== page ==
Some homeowners facing the prospect of repeated foreclosures


Every morning at 6 a.m., Brenda Duchemin kneels down on two plush throw pillows in front of a carved teak shrine in her Diamond Bar home and chants.

In front of a cluster of oranges, a small teacup and a golden lotus flower on the shrine, the slight 53-year-old tries to expel the negative images: the two homes she and her husband, Mohammad Ashraf, lost to foreclosure auctions last month, the bankruptcy petition they were forced to file in 2009, and their ongoing battle to stay in their spacious and airy home, which is furnished with soft blankets, leather couches and Elvis commemorative plates on the walls.

Daily chanting helps her karma, Duchemin says, which is currently not in such a good state.

“We don’t know what we did in a past life to bring this out,” she said, a slight Boston accent tinting her speech. “I must have been a horrendous person down the line.”

Though signs of recovery in the housing market are emerging, thousands of people throughout the Southland are still in a precarious position on the brink of foreclosure, struggling with monthly bills and mortgage payments.

Duchemin and Ashraf are an extreme example because they’ve gone through foreclosures on two homes and are in danger of losing a third. They aren’t alone: Flimsy lending practices mean that thousands of other borrowers face the prospect of repeated foreclosures, mortgage and foreclosure experts said.

The problem is especially visible in areas that attracted speculative buyers during the boom. In Maricopa County in Arizona, which includes Phoenix, at least 283 individuals have received a foreclosure notice on two or more properties since 2006, according to data provided by RealtyTrac Inc.

Multiple foreclosures are “probably more common in this decade than they’ve ever been because everyone was running to get into the real estate investing business,” said Rick Sharga, a senior vice president at RealtyTrac.

Clark County in Nevada, another area that attracted house flippers, had at least 179 buyers who were foreclosed on more than once over the same period, the data show.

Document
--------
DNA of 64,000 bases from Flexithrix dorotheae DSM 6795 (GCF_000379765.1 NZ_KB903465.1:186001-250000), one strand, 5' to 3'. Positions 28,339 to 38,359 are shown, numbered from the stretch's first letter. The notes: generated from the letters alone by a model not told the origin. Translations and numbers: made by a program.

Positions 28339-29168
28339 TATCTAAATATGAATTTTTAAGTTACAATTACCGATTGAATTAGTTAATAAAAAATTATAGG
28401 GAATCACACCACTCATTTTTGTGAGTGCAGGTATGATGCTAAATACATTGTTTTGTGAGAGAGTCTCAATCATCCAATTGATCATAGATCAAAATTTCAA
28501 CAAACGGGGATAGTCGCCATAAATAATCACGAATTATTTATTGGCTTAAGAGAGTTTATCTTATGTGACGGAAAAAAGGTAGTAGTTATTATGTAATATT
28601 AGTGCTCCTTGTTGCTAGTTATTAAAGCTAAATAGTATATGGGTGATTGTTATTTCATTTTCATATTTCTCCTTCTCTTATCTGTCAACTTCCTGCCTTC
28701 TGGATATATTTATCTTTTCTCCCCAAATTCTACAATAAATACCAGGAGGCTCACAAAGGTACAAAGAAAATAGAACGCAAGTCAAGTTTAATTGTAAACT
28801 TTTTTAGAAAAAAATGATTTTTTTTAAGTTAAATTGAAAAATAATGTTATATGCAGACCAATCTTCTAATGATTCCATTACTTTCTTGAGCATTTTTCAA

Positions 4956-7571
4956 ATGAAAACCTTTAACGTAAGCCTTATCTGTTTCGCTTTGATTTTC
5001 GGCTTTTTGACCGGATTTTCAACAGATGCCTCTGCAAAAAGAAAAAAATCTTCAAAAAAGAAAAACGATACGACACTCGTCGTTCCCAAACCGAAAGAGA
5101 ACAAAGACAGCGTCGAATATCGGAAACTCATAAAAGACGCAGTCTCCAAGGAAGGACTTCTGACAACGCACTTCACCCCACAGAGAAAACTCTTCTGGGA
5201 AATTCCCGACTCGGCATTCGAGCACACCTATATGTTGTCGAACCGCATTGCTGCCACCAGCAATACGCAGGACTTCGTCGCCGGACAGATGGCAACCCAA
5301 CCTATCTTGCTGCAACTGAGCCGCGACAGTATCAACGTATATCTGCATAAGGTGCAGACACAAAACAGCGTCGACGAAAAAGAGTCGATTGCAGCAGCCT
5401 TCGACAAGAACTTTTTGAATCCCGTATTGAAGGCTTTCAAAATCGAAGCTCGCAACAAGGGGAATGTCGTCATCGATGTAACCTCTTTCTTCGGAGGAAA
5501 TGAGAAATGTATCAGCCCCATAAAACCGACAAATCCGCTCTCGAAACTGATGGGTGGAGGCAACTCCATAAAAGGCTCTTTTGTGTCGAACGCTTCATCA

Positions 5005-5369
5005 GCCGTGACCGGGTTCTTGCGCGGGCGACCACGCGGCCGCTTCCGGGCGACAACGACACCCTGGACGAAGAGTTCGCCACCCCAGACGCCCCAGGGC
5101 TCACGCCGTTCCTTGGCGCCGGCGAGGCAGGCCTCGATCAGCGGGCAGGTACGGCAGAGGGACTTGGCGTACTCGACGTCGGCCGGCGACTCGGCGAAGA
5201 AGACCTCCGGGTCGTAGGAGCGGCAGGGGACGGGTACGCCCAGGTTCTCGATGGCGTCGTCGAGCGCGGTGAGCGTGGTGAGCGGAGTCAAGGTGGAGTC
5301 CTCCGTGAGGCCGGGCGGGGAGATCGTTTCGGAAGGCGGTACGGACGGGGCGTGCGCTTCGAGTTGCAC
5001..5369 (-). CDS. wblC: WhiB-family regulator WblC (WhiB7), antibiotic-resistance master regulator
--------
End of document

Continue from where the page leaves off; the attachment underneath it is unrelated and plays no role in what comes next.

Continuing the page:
A RealtyTrac spokesman said the actual numbers were probably larger than the estimates provided, because some of the data were private. The search only looked at multiple foreclosures within the seven counties that the firm studied -- Maricopa, Clark, Los Angeles, Orange, Riverside, San Bernardino and San Diego.

“It wasn’t unusual to allow folks to buy not only two homes but three, four or five,” said Sean O’Toole, founder of data-tracking firm ForeclosureRadar.

Because people thought the price of real estate would keep climbing, O’Toole said, they figured that the more homes they bought, the more they’d earn eventually.

“In a lot of cases, you had folks in this gold rush mentality: ‘Real estate is going up, the more houses I buy, the more money I’ll make.’ ”

The practice appears to have been less common in areas with higher prices and fewer speculative buyers. Los Angeles County, where Duchemin and Ashraf live, had just 135 people with multiple foreclosures, despite having significantly more foreclosures overall than Maricopa or Clark counties.

Duchemin and Ashraf say they are anything but flippers. Had not both their health and the economy taken bad turns, they say, their finances would have been able to support their real estate investments.

The couple bought their Diamond Bar house for $550,000 in 2006, hoping to finance the purchase by selling their town home in Brea -- a sale that never materialized, they say, because of the housing crash. The year before, they’d also bought a $340,000 home in Las Vegas as a retirement property, which they rented to a tenant until last year. At the time of the purchases, their only sources of income were workers’ compensation insurance payments and Social Security, but that wasn’t a problem for the lender.